Get Over Yourself: Nietzsche for our times by Patrick West

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Get Over Yourself: Nietzsche for our times by Patrick West

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Category: Politics and Society
Rating: 1/5
Reviewer: Megan Kenny
Reviewed by Megan Kenny
Summary: Get Over Yourself is a confusing meditation on modern society through the muddled gaze of West's understanding of Nietzsche's approach to life. Unfortunately it appears to be a pedestrian and rather boring outlet for West's ire about equality, identity politics and 'snowflake' students.
Buy? No Borrow? No
Pages: 130 Date: August 2017
Publisher: Societas
ISBN: 978-1845409333

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Get Over Yourself considers Nietzsche's imagined perceptions of modern society and uses our society to explain his philosophy. I'm sorry if that sounds vague but it's the best I can do from the blurb on the back. After reading Get Over Yourself from cover to cover, I am still none the wiser about the purpose of this book. It appears to be a series of personal opinions held together with quotes, which don't always appear relevant, from Nietzsche, Chumbawumba and newspaper articles.

First to the positives, a comprehensive overview of Nietzsche's life and work is provided at the start of this book. This provides context and definition to the work and allows readers to see the progression of Nietzsche's philosophy in line with his life, as apparently traumatic and depressing as it was. Nietzsche did have some useful points to make about happiness and how the striving for continual contentment makes us miserable and these are summarised by West in an accessible way, as are many of Nietzsche's key thoughts on self-development and the importance of individuality. The conclusion provided is a useful summation of the abject tedium of the preceding pages and essentially advises the reader to disregard Nietzsche, as that would be his wish. Consider it done, at least in line with West's explanation of his interpretation of modern living.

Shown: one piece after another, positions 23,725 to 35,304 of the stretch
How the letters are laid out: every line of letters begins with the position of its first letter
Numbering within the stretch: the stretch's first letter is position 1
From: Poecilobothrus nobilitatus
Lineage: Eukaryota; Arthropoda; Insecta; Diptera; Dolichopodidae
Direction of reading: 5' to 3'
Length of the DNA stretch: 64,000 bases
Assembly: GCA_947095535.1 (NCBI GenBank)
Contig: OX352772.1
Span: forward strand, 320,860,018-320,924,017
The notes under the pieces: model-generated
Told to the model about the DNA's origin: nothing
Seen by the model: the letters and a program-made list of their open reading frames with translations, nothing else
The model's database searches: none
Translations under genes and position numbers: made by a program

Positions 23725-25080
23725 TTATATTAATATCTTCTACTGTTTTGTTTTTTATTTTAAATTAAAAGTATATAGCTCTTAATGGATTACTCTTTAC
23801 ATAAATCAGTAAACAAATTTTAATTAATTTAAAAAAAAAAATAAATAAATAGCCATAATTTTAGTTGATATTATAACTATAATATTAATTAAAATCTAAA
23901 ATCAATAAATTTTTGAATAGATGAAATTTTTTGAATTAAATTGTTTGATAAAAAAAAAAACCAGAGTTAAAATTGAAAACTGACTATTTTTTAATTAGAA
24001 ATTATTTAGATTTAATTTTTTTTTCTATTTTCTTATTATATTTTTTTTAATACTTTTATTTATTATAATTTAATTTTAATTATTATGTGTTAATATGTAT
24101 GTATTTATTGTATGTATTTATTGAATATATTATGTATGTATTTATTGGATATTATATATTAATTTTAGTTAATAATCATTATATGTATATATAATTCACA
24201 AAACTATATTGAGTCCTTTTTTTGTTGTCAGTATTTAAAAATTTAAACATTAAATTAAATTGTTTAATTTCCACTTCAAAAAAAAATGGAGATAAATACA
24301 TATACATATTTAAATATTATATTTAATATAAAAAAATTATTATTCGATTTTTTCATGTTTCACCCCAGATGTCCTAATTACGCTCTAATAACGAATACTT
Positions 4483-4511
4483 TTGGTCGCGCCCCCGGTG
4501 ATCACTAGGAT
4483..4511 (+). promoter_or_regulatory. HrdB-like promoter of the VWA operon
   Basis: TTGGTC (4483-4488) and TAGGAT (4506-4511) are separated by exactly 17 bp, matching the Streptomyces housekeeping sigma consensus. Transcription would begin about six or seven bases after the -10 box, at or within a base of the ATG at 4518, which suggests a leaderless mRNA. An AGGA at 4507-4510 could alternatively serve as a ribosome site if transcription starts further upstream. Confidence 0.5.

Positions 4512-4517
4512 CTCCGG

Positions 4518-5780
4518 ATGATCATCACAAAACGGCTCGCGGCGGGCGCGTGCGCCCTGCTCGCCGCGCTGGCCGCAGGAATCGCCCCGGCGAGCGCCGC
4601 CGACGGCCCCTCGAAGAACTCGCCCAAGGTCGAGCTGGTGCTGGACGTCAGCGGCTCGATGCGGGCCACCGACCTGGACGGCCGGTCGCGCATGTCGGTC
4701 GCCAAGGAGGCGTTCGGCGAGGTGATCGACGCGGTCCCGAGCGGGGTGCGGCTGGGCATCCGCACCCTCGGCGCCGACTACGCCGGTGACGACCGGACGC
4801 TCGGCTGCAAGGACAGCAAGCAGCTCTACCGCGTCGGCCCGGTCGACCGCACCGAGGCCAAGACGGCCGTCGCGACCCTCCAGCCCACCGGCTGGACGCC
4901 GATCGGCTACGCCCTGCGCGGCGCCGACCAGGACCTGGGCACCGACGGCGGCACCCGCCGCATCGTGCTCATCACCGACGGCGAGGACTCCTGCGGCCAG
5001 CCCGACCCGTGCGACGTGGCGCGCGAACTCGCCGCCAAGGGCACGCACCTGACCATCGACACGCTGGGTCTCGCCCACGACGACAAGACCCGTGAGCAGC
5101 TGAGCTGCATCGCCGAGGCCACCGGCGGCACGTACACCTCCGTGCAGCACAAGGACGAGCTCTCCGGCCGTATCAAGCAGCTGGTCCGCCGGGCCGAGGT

Now, to the rest of Get Over Yourself, which can only be described as a humdrum rant against all the groups West finds offensive in society. Hellfire and brimstone are reserved for students here, who are pathetic for wanting safe spaces and for protesting against offensive speakers, actions he defines as being somehow indicative of a brittle personhood when instead, apparently, we should not care whether our identity is respected. Apparently, the only way to develop under Nietzschean philosophy, according to West, is to subject ourselves to the most offensive, horrible and unpleasant ramblings which is why safe spaces and trigger warnings are so unnecessary and worthy of criticism. It appears that West has attempted to use Nietzsche's philosophy as a stick to beat those whom he perceives as 'snowflakes' (a tired and uninspiring label trotted out whenever behaviour is challenged). This is where, for me, this book became unpleasant. From his overuse of the ever-condescending quotation marks around everything from 'feminism' to 'identity politics', it appears that Nietzsche has had the misfortune to be used as a fascia for West's own issues with liberal society. Whilst at times, it appears West is trying to affirm that he is somehow on the side of those he so clearly derides, this can only be perceived as a falsehood. Everything from his condescending tone to his barely contained derision of those groups screams of someone who hasn't made the effort to understand the debate and as someone apparently fortunate enough not to have his existence debated, doesn't see the point of it.